Who can resist the allure of smoked pulled pork that’s so tender, juicy, and melt-in-your-mouth?

smoked pulled pork

Smoked Pulled Pork

Smoked pulled pork is a barbecue classic, showcasing slow cooking and smoke art. It begins with a big pork cut, often the pork butt, seasoned with spices. This cut is then smoked over hours at low heat, around 225°F to 250°F. Thanks to the smart meat thermometer‘s careful monitoring of the smoker and the internal temperature of the meat, we can achieve perfectly tender, juicy, and melt-in-your-mouth pulled pork.

In the smoker, the pork absorbs wood smoke flavors, from sweet applewood to intense hickory. This process tenderizes the meat, creating a moist interior and a flavorful “bark” exterior. This bark offers a texture contrast to the tender meat inside.

The essence of smoked pulled pork lies in its flavor and texture. After long hours, the meat becomes so tender it can be “pulled” apart. This gives it its name. It can be seasoned or sauced further to enhance taste.

Smoked pulled pork is versatile. Enjoy it alone, with barbecue sauce, or in a sandwich with pickles or coleslaw. Each bite celebrates the slow, careful smoking process, blending flavor and texture uniquely.

Smoking Pork Butt

What Cut is Best for Pulled Pork?

When it comes to crafting the perfect smoked pulled pork, the cut of meat you choose is paramount. The consensus among barbecue aficionados is clear: the pork butt, also known as the Boston butt, reigns supreme in the realm of pulled pork.

The pork butt is a cut from the upper part of the pig’s shoulder, above the foreleg. It is imbued with a generous amount of fat marbling and connective tissue. This composition is the secret to its success in slow-cooking methods, such as smoking. As it cooks, the fat renders down and the connective tissue melts into gelatin, infusing the meat with moisture and flavor, and resulting in tender, pull-apart pork that’s full of character.

The pork butt’s rich fat content not only contributes to a moist and tender end product but also forgives longer cooking times, making it less prone to drying out compared to leaner cuts. This attribute is particularly beneficial for the long, slow process of smoking, where maintaining juiciness and flavor is the goal.

pork butt vs. pork shoulder

While other cuts like the pork shoulder (or picnic shoulder) can also be used for pulled pork, the pork butt is preferred for its superior texture and flavor after being subjected to the low and slow smoking process. The pork shoulder is a bit leaner and extends down to the pig’s foreleg, containing more bone and skin, which can affect the cooking time and the ease of pulling the meat apart.

How Long to Smoke a Pork Butt

Smoking a pork butt is a journey into the heart of barbecue, an experience that melds patience with culinary craft. Typically, you’re looking at about 1 to 1.5 hours of smoking time per pound of meat when maintaining a smoker temperature around 225°F to 250°F. This means a hefty 8-pound pork butt could require 8 to 12 hours in the smoker. However, these are guidelines, the exact timing can vary based on factors like the specific cut of meat, your smoker’s idiosyncrasies, and even the weather.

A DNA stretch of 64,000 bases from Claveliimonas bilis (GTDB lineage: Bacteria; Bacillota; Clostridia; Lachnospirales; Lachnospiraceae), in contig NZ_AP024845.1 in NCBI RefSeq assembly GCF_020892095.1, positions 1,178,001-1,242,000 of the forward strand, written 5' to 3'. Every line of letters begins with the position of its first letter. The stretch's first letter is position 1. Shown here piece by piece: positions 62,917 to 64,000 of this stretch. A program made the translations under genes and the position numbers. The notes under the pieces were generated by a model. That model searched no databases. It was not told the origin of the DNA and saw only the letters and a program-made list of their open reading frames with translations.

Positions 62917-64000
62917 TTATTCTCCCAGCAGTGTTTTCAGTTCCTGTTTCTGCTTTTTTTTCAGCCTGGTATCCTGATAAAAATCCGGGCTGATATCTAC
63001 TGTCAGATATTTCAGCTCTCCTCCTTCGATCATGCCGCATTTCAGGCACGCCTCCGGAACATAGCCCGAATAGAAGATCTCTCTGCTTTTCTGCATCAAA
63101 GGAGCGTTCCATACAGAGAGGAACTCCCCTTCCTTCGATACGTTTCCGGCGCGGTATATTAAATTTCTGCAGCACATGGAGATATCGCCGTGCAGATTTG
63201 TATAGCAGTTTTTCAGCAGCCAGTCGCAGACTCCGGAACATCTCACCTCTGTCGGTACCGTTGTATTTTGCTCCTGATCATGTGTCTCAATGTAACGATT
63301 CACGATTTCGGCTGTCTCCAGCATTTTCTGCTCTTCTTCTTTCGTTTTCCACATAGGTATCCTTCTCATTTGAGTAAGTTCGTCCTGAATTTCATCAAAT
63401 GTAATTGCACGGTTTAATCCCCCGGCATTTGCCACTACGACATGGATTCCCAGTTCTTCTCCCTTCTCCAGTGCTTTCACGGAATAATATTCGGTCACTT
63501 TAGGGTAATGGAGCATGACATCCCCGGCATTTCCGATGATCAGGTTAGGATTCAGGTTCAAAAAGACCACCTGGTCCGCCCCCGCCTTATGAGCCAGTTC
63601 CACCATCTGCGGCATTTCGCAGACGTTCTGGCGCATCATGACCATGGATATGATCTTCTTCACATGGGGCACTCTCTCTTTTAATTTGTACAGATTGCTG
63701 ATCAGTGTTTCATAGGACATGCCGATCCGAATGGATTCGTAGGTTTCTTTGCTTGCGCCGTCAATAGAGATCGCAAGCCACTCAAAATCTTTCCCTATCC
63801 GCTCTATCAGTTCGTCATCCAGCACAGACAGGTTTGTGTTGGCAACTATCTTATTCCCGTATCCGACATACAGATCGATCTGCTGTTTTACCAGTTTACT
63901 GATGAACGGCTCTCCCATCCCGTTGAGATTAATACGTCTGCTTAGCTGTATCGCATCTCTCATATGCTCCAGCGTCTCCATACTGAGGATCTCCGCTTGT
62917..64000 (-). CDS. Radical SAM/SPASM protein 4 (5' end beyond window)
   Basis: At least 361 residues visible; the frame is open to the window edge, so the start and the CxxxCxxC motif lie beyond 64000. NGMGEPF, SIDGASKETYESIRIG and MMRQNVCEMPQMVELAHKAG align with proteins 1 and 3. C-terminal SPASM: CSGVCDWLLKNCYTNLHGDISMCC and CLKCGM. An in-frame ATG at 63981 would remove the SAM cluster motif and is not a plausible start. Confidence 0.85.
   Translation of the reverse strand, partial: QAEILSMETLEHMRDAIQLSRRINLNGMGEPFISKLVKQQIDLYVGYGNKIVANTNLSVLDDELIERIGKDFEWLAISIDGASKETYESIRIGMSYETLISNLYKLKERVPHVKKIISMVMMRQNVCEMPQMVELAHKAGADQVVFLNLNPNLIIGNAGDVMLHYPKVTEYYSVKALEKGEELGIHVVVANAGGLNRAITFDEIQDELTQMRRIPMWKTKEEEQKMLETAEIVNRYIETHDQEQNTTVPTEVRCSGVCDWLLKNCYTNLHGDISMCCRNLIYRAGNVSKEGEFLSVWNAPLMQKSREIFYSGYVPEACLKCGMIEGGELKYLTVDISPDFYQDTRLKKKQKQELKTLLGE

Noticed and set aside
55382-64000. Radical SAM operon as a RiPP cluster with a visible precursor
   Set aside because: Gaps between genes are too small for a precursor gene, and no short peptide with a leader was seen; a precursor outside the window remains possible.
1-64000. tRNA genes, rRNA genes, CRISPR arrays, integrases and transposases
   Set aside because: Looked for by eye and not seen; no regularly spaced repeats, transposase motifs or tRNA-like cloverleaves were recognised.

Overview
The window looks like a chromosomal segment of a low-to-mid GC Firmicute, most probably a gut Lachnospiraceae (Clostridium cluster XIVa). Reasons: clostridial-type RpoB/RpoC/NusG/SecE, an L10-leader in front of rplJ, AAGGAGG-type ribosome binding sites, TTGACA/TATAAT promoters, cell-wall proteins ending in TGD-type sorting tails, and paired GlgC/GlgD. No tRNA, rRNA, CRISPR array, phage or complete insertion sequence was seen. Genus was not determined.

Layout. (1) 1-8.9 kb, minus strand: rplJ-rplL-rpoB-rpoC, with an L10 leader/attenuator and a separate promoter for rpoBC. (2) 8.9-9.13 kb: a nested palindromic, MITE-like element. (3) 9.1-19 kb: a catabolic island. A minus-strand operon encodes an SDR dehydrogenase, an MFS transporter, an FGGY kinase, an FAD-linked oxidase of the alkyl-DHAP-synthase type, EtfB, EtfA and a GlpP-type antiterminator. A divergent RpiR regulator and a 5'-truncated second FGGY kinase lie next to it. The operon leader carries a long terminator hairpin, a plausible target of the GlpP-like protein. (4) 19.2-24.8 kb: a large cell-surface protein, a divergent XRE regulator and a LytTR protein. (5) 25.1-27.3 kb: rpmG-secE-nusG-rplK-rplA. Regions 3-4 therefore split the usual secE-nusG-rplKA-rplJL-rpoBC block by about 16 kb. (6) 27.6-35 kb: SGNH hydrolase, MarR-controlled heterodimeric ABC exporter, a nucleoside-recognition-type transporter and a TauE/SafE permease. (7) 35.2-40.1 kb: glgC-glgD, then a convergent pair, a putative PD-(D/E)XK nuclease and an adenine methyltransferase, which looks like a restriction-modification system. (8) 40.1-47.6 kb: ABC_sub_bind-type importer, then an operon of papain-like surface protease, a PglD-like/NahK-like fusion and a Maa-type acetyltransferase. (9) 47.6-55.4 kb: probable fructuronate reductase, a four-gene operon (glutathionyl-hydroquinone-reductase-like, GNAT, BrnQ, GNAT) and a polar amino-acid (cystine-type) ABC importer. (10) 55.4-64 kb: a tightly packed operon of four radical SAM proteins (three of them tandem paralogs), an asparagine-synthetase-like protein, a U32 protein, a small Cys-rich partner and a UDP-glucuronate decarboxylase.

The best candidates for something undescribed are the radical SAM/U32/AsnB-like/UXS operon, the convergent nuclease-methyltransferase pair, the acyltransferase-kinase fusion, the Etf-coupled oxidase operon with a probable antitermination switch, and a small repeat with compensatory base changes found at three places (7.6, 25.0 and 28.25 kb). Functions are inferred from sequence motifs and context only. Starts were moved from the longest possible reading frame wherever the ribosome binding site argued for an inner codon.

The most reliable indicator that your pork butt is ready to be pulled from the smoker is an internal temperature of 195°F to 205°F. For this, a smart wireless meat thermometer, such as the Typhur Sync, becomes an indispensable tool for the job. Thanks to the latest Bluetooth 5.4 tech, the dual Typhur Sync meat probes offer the most reliable wireless thermometer on the market with an extended range (up to 400 ft in open spaces with light obstacles, and up to 65 ft in enclosed spaces).

The Stall

When you monitor the pulled pork temp by using the wireless meat thermometer, you may observe a phenomenon: the internal temperature of the meat can seem to plateau or stall at around 160°F (71°C)—it can even drop slightly. This interval is known as the “Stall”.

The Stall phenomenon is a unique twist in the BBQ saga. Picture this: You’re cruising along, meat’s temperature climbing steadily, then bam! You hit a wall. Despite the heat, your pork’s internal temp stalls around 160°F, creeping at a snail’s pace towards 195°F. This isn’t a sign to panic or crank up the heat. It’s a natural part of the smoking process, where moisture evaporation cools the meat, kinda like how we sweat to cool down. Some pitmasters wrap their pork in foil or butcher paper to hustle through the stall, but for this recipe, we embrace the slow roll. It rewards us with a rich, bark-covered masterpiece that’s the stuff of BBQ legend.

Printable Smoked Pulled Pork

smoked pulled pork

Smoked Pulled Pork Recipe

Succulent and tender pork plum meat, enhanced by the smoky flavor from hours of smoking, effortlessly melts in your mouth. This delectable meat is an ideal complement to burgers or sandwiches, elevating them to a culinary masterpiece.
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Prep Time 30 minutes
Cook Time 12 hours 30 minutes
Total Time 13 hours
Course Main Course
Cuisine American
Servings 6
Calories 1129 kcal



Barbecue Rub

  • 36 g kosher salt
  • 40 g black pepper
  • 8 g garlic powder
  • 8 g onion powder
  • 20 g paprika powder

For the Pork shoulder

  • 5 pounds pork butt or pork shoulder
  • yellow mustard as needed
  • barbecue sauce as needed



Calories: 1129kcalCarbohydrates: 24gProtein: 140gFat: 51gSaturated Fat: 18gPolyunsaturated Fat: 6gMonounsaturated Fat: 23gCholesterol: 463mgSodium: 7518mgPotassium: 2941mgFiber: 10gSugar: 2gVitamin A: 5076IUVitamin C: 7mgCalcium: 231mgIron: 13mg

(Nutrition information is calculated automatically by Spoonacular API and should be considered an estimate.)